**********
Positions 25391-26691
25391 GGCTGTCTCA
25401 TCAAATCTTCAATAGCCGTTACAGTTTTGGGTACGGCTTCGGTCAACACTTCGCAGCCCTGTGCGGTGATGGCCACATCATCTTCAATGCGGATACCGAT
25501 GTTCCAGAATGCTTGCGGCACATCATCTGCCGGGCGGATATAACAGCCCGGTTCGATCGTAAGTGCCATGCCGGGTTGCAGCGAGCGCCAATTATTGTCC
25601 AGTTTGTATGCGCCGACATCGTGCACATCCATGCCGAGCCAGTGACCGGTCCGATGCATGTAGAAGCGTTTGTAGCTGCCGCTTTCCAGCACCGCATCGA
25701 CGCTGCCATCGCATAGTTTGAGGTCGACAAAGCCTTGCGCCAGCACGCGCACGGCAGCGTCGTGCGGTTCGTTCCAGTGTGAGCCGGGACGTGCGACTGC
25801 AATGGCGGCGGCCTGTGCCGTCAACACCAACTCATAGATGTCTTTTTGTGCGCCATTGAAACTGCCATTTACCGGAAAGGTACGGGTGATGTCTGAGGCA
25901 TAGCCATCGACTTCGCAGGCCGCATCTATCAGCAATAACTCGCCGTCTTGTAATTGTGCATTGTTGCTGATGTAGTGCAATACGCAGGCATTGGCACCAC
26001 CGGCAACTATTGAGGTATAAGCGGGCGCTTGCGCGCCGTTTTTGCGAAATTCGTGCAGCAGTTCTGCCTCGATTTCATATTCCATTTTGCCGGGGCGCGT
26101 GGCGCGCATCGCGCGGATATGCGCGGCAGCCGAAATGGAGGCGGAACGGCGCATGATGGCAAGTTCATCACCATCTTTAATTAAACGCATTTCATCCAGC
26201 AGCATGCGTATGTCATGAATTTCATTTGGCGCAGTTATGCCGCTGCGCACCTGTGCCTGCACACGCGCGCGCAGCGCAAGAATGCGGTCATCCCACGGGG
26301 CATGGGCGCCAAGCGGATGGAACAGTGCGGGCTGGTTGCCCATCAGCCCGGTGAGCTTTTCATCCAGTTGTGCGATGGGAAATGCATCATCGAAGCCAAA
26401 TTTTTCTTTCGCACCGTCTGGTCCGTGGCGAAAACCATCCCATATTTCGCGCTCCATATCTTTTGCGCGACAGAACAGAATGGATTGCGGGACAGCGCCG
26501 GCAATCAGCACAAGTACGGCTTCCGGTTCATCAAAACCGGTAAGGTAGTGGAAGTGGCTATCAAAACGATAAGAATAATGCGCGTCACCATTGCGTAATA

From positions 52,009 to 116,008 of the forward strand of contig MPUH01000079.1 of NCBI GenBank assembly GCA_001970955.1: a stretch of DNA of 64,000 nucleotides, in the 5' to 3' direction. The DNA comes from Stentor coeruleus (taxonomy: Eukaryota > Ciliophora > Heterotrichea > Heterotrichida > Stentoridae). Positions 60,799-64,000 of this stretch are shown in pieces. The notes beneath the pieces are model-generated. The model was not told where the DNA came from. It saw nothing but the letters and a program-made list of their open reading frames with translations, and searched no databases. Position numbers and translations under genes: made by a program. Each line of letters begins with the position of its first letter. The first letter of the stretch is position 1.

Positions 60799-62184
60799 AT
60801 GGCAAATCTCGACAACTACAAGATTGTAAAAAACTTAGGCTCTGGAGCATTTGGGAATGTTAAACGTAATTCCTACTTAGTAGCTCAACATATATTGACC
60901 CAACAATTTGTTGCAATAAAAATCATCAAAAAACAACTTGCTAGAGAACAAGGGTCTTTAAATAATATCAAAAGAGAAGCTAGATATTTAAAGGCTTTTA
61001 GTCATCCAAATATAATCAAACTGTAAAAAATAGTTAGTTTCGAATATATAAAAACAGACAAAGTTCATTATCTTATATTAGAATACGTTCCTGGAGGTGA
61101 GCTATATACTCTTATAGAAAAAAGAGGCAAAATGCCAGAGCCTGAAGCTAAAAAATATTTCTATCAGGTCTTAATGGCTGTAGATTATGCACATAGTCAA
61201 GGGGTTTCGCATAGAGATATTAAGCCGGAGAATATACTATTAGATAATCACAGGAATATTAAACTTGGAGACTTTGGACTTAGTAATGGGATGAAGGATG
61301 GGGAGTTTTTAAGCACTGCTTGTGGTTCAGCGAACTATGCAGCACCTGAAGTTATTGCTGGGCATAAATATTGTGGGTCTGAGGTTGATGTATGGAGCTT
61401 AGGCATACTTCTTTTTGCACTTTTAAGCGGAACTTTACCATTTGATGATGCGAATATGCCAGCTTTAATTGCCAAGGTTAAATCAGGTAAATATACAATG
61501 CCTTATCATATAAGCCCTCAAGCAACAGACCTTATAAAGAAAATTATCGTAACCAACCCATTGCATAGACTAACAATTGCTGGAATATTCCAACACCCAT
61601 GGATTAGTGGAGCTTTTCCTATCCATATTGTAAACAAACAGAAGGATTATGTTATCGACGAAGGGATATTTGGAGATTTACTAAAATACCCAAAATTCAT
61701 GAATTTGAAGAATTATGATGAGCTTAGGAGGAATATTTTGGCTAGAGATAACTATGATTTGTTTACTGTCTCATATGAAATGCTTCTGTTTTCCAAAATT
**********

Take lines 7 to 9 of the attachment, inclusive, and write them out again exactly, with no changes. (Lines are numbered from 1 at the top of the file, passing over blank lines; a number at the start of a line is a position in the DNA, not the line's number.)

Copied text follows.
25801 AATGGCGGCGGCCTGTGCCGTCAACACCAACTCATAGATGTCTTTTTGTGCGCCATTGAAACTGCCATTTACCGGAAAGGTACGGGTGATGTCTGAGGCA
25901 TAGCCATCGACTTCGCAGGCCGCATCTATCAGCAATAACTCGCCGTCTTGTAATTGTGCATTGTTGCTGATGTAGTGCAATACGCAGGCATTGGCACCAC
26001 CGGCAACTATTGAGGTATAAGCGGGCGCTTGCGCGCCGTTTTTGCGAAATTCGTGCAGCAGTTCTGCCTCGATTTCATATTCCATTTTGCCGGGGCGCGT